Governor’s Committee holds awards banquet


By Mary Elizabeth Dial, Staff Correspondent

The Alabama Department of Rehabilitation Services (ADRS) and the Governor’s Committee on Employment of People with Disabilities hosted their awards program for Etowah, Marshall and St. Clair counties on Thursday, Oct. 20 at the Gadsden Chamber of Commerce. The ceremony celebrated individuals and organizations that exemplified the cause of the committee over the past year. Honorees included people with disabilities who are currently gainfully employed, community partners and employers who have made their businesses accessible to employees with disabilities.

This year’s ceremony marked 71 years of service in the Etowah County community. Chef Crystal Dent and the Gadsden Job Corps’ Culinary Arts Program catered the event with brunch.

Business consultant Daniel Spencer and commissioner Jane Elizabeth Burdeshaw, who both spoke and presented awards, represented the Alabama Department of Rehabilitation Services. Award winners were announced as follows:

Employee of the Year at a Small Business was Amanda Cothran.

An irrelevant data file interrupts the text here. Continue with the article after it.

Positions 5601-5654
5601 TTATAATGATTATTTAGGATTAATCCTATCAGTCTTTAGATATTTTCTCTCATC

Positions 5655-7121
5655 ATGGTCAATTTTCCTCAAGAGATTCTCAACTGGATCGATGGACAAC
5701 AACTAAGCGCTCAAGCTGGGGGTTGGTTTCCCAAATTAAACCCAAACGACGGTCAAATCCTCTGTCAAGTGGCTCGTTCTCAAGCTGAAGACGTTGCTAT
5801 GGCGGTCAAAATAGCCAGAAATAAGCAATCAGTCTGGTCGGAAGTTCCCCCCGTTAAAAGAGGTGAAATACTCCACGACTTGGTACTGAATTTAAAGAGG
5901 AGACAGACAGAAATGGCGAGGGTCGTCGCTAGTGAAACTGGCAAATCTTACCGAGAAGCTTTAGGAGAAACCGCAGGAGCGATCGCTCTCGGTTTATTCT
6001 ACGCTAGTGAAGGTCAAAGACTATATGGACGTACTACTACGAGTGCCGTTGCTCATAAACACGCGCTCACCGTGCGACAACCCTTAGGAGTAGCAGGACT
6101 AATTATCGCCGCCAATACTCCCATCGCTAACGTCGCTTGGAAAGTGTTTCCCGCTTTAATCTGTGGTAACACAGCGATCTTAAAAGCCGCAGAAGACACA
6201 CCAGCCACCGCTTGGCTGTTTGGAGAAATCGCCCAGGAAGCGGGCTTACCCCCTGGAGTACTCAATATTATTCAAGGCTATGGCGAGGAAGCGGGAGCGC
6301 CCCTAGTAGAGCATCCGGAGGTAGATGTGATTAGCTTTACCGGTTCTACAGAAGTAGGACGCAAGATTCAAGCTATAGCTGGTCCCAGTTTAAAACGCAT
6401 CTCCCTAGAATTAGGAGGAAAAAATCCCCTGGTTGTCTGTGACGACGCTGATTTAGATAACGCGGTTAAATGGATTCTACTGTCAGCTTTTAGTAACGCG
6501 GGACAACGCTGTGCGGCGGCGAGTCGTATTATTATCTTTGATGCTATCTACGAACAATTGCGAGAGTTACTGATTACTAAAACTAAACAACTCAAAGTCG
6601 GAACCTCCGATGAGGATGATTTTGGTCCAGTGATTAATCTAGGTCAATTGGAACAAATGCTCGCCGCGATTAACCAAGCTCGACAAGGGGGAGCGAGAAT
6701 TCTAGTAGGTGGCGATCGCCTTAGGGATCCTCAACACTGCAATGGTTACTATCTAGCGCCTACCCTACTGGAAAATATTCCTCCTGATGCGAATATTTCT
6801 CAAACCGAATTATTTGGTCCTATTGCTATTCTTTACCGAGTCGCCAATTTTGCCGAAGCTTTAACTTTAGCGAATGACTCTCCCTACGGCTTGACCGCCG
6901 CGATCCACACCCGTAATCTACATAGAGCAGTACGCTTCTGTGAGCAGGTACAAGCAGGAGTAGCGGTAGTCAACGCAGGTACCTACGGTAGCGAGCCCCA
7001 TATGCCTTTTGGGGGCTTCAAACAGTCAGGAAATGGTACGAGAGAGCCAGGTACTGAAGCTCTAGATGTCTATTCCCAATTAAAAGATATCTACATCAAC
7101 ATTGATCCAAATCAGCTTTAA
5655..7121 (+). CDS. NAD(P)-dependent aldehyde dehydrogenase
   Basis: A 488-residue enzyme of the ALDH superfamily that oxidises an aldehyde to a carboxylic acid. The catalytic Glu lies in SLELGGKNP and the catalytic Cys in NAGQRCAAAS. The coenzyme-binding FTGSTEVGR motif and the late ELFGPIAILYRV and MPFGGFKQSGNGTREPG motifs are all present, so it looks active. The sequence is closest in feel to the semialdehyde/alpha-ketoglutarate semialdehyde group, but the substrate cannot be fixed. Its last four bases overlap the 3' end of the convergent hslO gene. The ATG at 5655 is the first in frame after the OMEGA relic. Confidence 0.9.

Employee of the Year at a Large Business was John Butts. 

Employer of the Year at a Small Business was the Guntersville Public Library.

Employer of the Year at a Large Business was Gadsden Regional Medical Center.

Educator of the Year was Christy Yocum.

Advocate of the Year was Kevin Kidd.

Partnership of the Year was Marshall Medical Center.

Media of the Year was The Messenger.

Student of the Year was Kayla Hodges.

The Collaboration Award went to the Marshall County Project SEARCH team.

The Youth Leadership Award went to Emily Frederick.

The Public Service Award went to State Rep. Mack Butler.

The ceremony was also a celebration of progress and leadership within the community. 

“Inclusion works because [it] means we’re treating everyone fairly,” Burdeshaw said. According to her, ADRS has placed 4,607 people with disabilities in competitive employment in the past year, signifying that the entire community thrives when those with disabilities are given an equal chance to participate in it.

Butler agreed with this sentiment, expressing his respect for the honorees.

“I don’t feel worthy to be in the same room as these people,” he said. “Anything y’all need at the state level, just give me a call.”

The Messenger was honored to be recognized at this event, and we look forward to the future partnerships with this part of the Etowah County community.

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